The 'Great Thinker' (yeah, Minnesota) contest has a theme this year (Do the wealthy have an obligation to to help the poor?) that motivates a few items which can relate to things economic. One of these is a question: is there a study called philosophy of economics (see it in this course list?)?
Of course, we have those who ponder philosophic issues, use the jargon, and such. There is no organized framework, such as one finds with the philosophies of mathematics and science (oh, Economics is subsumed under that?).
Well, the following discussion, using the 'Great Thinker' question, consists of bullets with topics about the subject. Too, an association with 'capitalistic' ways will be prominent. Each of these bullets will be expanded, in time.
- Wealthy? - well, definitions include having an abundance, usually. So, consider any type of system, in which there are agents participating in whatever and however that they do so; there can be an accumulation of things by some or all. Easy enough, though the possible systems are uncountable. An easy example would be a game, which is a notion that any human would be familiar with, and making points in the game. Of the set of those in the system, some will gather more than others. Of those on the lessor side, some threshold would determine poorness (next bullet). Yet, one could imagine, with many agents in a system, a range of point accumulations would be the result (Aside: here we could go into a discussion about why any distribution would be more likely Gaussian-ish than uniform-ish). Wealth, in one context, would imply a collection with greater cardinality than that of most of the others. Now, since we're talking things economic, collections of money (or things valued in money) are how points can be counted. We've heard that $1,000,000 is not considered much nowadays (we're limiting this, right now, to the US - also, we can avoid inflation like that being experienced in Zimbabwe). So the $1M is not extreme abundance, though that amount has been attained by only a small percentage of the population. Now, in the sense of capitalism, those on the capital side have generally had the greatest accumulation. Of interest here is that investment has evolved in ways to allow 'capitalistic' gains by anyone, namely through markets. Yet, recent events show that gaming of the system is probably more prominent than any level playing field. Who really knows? That we cannot answer that question is the key to the issues.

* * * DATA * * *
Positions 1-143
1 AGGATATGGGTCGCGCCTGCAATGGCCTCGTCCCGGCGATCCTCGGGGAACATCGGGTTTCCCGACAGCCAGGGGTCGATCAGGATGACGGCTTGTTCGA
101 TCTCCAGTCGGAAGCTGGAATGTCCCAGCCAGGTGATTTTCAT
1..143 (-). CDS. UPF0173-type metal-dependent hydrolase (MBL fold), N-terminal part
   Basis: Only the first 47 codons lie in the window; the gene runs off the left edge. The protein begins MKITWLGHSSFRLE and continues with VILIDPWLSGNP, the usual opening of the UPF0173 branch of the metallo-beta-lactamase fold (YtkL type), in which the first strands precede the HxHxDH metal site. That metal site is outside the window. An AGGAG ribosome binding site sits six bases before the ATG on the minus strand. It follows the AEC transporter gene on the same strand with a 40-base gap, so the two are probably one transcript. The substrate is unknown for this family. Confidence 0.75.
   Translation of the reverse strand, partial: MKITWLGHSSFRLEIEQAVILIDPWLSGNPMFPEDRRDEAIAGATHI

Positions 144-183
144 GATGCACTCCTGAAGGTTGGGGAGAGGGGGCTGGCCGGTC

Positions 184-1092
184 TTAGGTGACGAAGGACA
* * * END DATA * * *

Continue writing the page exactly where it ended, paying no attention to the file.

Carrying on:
- Poor? -- well, definitions here are the opposite of wealthy and include lack, usually. Again, 'poor' has many connotations, but we'll continue with the economic theme (started last bullet). The poor are everywhere and are of a set whose cardinality far outweighs those who are wealthy. Forgetting, for now, issues of how can that be in 2010, let's limit our view to the US, as those in poverty range are many. Given that the theme is capitalism, how can this be? Well, we mentioned investors as one of the agents. We need to add labor to the mix. Then, we have the consumer (the sink) as the other agent class which can be of wealth or of the poor. In some ideological views, labor is mere commodity (perhaps, even as chattel - of the corporation - the corporation with person-hood, folks) which can denigrate labor in ways that add to poverty. We see that with globalization, the new colonialism (Aside: here we could go into discussions about the motives of positions in the minimum wage debates but will not, for now - Ford's adage about car buyers still stands).